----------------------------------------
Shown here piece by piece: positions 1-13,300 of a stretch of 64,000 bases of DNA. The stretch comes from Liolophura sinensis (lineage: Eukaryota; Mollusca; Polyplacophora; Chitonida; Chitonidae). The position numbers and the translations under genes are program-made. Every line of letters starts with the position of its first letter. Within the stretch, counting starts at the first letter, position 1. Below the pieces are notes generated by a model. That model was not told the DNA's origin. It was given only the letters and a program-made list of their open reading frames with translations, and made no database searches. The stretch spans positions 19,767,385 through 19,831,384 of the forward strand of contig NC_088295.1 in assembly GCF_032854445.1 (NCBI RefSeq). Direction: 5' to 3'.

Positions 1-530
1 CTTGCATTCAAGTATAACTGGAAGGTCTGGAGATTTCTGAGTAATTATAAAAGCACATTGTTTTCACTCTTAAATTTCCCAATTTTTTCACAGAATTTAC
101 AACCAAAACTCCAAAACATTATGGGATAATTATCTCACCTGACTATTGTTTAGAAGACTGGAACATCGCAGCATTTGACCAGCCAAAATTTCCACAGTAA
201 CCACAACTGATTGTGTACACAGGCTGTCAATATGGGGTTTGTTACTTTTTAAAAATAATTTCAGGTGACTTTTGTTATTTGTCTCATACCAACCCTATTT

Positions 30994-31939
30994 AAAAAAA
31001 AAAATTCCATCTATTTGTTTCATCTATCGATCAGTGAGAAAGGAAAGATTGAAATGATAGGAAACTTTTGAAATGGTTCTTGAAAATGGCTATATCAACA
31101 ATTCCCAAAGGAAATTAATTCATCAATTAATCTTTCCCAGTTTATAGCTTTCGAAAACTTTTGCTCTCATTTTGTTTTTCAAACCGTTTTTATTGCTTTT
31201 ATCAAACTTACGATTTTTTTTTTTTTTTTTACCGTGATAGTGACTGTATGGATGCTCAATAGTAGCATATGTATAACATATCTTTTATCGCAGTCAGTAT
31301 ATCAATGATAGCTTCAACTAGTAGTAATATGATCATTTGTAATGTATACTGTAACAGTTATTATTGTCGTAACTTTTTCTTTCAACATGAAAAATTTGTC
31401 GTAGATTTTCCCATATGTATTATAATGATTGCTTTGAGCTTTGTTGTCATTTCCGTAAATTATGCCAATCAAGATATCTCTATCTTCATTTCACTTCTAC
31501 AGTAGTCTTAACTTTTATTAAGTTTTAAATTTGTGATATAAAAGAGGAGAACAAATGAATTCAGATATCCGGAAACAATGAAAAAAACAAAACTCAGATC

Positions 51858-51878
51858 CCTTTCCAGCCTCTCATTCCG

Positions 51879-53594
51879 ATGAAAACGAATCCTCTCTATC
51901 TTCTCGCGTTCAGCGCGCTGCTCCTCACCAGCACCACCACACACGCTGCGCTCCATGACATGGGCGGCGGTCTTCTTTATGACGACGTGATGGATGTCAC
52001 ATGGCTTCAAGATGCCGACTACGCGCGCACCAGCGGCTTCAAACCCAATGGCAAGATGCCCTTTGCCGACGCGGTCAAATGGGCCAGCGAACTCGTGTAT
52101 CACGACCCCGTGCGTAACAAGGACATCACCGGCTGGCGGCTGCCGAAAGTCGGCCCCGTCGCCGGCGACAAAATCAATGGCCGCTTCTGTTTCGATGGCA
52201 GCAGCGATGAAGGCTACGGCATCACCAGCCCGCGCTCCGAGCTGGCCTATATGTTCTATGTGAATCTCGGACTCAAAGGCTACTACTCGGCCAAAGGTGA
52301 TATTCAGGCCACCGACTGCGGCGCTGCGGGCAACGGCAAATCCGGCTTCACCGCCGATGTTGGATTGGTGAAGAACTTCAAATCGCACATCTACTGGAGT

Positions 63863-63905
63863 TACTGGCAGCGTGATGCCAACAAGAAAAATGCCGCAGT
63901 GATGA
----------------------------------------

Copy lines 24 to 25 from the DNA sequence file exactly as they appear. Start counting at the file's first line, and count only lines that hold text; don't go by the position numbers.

63863 TACTGGCAGCGTGATGCCAACAAGAAAAATGCCGCAGT
63901 GATGA